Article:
State Sen. Connie M. Leyva (D-Chino) has introduced a bill to prohibit land uses that may significantly worsen local environmental quality or adversely impact health outcomes from being located or expanded within disadvantaged communities.

Sponsored by Leadership Counsel for Justice and Accountability, SB 499 would ban the most harmful land uses from being frequently located in California’s most disadvantaged communities and neighborhoods, Leyva said in a news release.

Leyva, whose district includes Fontana, said that by limiting or stopping these facilities from being permitted in the first place, SB 499 can ensure more equitable access to clean air and water -- and better health outcomes -- for California residents.

“As the author of important legislation in 2016 that now requires the development of an Environmental Justice element in General Plans, I am proud to introduce SB 499 today which will ensure that disadvantaged communities no longer bear a disproportionate burden of pollution and environmental hazards,” Leyva said. “It is unacceptable that residents in disadvantaged communities -- including in the 20th State Senate District and the Inland Empire -- suffer higher rates of asthma, birth defects and cancer precisely because of land use decisions that largely disregard the needs and impacts to those communities.”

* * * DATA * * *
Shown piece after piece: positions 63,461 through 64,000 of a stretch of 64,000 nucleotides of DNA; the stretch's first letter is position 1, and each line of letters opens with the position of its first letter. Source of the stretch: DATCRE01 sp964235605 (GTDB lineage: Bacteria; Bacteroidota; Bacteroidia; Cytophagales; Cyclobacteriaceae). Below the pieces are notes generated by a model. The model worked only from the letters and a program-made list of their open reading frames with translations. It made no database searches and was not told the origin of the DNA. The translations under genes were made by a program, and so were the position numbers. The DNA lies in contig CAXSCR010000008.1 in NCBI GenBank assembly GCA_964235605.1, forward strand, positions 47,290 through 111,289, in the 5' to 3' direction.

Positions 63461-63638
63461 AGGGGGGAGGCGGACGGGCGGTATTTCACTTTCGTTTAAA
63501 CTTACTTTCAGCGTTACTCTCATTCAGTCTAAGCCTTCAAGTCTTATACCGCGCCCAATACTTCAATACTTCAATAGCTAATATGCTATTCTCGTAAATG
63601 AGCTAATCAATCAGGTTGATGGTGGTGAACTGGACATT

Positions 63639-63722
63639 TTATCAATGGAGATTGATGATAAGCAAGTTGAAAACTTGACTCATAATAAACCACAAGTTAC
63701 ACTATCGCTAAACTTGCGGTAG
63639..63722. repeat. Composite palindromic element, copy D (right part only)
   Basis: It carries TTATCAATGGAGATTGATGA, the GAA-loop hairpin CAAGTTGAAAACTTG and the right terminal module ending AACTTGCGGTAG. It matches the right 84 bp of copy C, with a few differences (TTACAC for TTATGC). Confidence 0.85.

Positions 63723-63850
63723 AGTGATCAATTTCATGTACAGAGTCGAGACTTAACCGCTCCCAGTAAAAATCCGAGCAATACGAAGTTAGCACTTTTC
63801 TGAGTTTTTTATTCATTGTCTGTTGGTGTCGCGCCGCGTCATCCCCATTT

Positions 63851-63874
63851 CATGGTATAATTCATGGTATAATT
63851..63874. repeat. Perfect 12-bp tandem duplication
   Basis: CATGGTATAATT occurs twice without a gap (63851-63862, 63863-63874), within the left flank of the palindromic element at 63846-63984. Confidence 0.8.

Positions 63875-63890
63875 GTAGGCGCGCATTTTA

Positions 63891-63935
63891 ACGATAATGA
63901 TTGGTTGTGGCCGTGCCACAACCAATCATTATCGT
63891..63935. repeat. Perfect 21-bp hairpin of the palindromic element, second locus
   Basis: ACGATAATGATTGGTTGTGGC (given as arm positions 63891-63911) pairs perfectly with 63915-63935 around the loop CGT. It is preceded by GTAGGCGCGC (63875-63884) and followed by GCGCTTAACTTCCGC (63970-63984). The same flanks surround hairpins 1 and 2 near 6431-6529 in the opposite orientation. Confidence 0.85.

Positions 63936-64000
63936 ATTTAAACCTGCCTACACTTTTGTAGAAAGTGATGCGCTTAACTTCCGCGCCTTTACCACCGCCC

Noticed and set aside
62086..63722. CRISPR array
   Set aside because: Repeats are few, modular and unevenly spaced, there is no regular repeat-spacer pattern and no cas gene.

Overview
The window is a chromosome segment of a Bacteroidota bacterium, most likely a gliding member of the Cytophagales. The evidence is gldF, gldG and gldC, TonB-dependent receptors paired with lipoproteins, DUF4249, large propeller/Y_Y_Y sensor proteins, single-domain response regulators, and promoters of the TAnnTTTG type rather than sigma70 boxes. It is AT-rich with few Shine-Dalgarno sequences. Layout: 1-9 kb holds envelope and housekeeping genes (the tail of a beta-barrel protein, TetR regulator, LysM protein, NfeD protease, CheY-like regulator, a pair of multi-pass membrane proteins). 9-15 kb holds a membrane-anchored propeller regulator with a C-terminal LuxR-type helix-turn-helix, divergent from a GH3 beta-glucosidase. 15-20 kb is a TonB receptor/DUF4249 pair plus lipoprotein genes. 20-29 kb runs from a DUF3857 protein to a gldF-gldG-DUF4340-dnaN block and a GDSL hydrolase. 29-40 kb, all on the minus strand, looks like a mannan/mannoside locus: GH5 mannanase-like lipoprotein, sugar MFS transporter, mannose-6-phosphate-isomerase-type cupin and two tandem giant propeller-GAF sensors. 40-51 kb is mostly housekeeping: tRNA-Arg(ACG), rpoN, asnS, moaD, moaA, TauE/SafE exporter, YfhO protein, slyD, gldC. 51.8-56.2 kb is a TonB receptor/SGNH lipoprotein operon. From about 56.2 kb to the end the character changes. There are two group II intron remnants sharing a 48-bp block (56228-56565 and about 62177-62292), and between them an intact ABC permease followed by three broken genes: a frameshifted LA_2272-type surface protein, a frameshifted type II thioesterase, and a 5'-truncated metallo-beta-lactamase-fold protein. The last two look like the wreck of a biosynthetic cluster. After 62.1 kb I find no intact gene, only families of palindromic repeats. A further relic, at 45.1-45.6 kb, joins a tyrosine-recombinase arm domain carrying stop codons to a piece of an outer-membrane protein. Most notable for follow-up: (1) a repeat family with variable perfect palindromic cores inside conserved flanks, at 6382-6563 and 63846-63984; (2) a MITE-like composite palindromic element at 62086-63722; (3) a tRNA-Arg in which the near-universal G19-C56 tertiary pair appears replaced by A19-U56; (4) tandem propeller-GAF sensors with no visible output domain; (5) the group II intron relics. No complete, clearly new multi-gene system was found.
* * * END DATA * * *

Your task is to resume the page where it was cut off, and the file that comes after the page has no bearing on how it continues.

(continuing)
Leyva said that for too long, cities and counties have approved permits for facilities that residents strongly oppose, prioritizing economic advancement over community and environmental health.

California has made significant strides in cleaning the environment and air quality, but in spite of those many successes, stronger and bolder laws like SB 499 are needed, Leyva said.

When asked whether this legislation would specifically address proposed warehouses, Sergio Reyes, the communications director for Leyva, said: "The intent of SB 499 is to reduce or stop the permitting of the most toxic and polluting land uses from being located in our most disadvantaged communities. Those specific land uses are still under discussion, and Senator Leyva looks forward to engaging with stakeholders on this issue."

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